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Apprenticeship is a system of training a new generation of skilled crafts practitioners. Most of the training is done on the job while working for an employer who helps the apprentices learn their trade. It involves a legal agreement as to the duration and conditions of the training. Often some informal, theoretical education is also involved. Apprenticeships are available all over the world in a variety of different fields. Internships are similar to apprenticeships, in that interns work in a temporary position for the training they receive by professionals in the field.

The Industrial Revolution led to major changes in the job market, and the long time required for apprenticeships became unpopular for those wishing to enter the workforce and begin earning wages. For those with academic interests and abilities, an apprenticeship was considered less attractive than receiving higher education at a college or university. Thus, apprenticeships became unpopular. However, the value of on the job training and practical education has become more recognized and many countries have developed programs to make apprenticeships in a variety of areas more attractive. Through such a revival, the skills and traditions of many crafts may be inherited by future generations as they were in the past, as well as those of the new skills and knowledge that has emerged in more recent times.


An apprentice is a person who works for a set time in order to learn a trade or profession in which someone who is already knowledgeable in the trade acts as the teacher.[1] The word developed from Latin around the fourteenth century, from the Latin root apprehendre which meant "someone learning."[2]

Apprenticeships differ from academic study, or schooling, in that each student learns directly by watching and working together with a master craftsman. It is thus a form of experiential learning; the practical training of a skill whose major components are not intellectual, although study may also be required. A key feature of apprenticeships is the passing on of the tradition of a craft, as the apprentice learns the way of life from the master artisan. In fact, it has been suggested that this type of "learning in likely places" is the key method of transmission of cultural values and social knowledge in some societies, such as Japan where traditions of art, craft, work, and community are transmitted through a variety of apprenticeship situations.[3]

While industrialization and urbanization have led many societies to develop educational systems that involve the classroom setting, apprenticeships are still favored in many traditional arts,[4][5] as well as culture-specific traditions such as the training of a shaman in Korea[6] or the Japanese tradition of Japanese gardening which was passed down from sensei to apprentice, in a rigorous apprenticeship that has remained unbroken since the fifteenth century.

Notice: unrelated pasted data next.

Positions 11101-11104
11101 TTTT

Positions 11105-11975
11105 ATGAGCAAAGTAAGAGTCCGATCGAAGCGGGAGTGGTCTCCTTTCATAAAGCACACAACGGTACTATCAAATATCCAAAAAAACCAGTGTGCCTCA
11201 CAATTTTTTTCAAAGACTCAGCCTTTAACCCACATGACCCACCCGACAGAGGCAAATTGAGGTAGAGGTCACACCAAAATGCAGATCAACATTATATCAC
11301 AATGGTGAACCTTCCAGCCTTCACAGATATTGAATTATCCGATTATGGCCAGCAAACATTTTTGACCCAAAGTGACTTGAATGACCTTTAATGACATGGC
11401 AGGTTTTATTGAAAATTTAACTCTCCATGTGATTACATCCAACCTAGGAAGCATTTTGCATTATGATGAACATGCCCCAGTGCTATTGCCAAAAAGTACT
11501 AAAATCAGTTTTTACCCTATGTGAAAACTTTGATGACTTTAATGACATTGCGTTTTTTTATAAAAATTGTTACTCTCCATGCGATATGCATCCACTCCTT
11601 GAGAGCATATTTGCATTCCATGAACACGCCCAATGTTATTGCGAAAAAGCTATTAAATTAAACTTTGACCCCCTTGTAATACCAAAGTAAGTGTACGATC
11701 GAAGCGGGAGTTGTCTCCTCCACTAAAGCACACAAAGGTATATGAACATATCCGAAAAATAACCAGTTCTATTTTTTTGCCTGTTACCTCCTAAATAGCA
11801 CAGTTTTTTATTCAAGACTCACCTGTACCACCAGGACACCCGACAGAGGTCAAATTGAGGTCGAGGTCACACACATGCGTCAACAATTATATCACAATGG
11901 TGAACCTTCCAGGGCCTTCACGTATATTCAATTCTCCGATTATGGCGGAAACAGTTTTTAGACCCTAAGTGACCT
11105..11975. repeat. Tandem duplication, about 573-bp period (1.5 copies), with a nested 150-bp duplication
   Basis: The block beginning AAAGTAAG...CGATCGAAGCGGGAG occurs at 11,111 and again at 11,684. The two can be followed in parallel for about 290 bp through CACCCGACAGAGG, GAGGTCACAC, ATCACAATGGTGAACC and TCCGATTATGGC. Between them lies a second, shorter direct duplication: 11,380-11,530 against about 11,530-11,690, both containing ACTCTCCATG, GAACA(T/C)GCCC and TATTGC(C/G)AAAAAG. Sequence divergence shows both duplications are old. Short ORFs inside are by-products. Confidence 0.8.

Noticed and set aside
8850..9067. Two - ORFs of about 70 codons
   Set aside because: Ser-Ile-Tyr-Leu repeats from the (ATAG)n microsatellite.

Apprenticeships continue to be available worldwide in many different fields and areas of business including: administration, agriculture, construction, customer service, engineering, finance, health care, hospitality, media, recreation, and transportation.[7]

Origin of apprenticeships

Apprenticeship was well known in ancient civilizations such as Ancient Egypt, Greece, and Rome, as well as in Asia. In Europe, the system of apprenticeship developed in the later Middle Ages, supervised by craft guilds and town governments.

A master craftsman was entitled to employ young people as an inexpensive form of labor in exchange for providing formal training in the craft. Most apprentices were males, but female apprentices were found in a number of crafts associated with embroidery, silk-weaving, and so forth. Apprentices were young (usually about fourteen to twenty-one years of age), unmarried, and would live in the master craftsman's household. Most apprentices aspired to become master craftsmen themselves on completion of their contract (usually a term of seven years), but some would spend time as journeymen and a significant proportion would never acquire their own workshop. Journeymen went to different towns and villages and spent time in the workshops of their craft in order to gain experience.

In more recent times, governmental regulation and the licensing of polytechnics and vocational education have formalized and bureaucratized the details of apprenticeship in many countries.[8]


The modern concept of an internship is similar to an apprenticeship. Universities use the apprenticeship scheme in their production of scholars: bachelors are promoted to masters and then produce a thesis under the oversight of a supervisor before the corporate body of the university recognizes the reaching of the standard of a doctorate. Also similar to apprenticeships are the professional development arrangements for new graduates in particular fields, such as accountancy and the law.[9]


An apprenticeship must arise from an agreement, sometimes labeled an indenture, which possesses all the requisites of a valid contract. Both minors and adults can be legally obligated under the terms of an apprenticeship contract, and any person who has the capacity to manage his or her own affairs may engage an apprentice. There must be strict compliance with statutes that govern a minor's actions concerning an apprenticeship.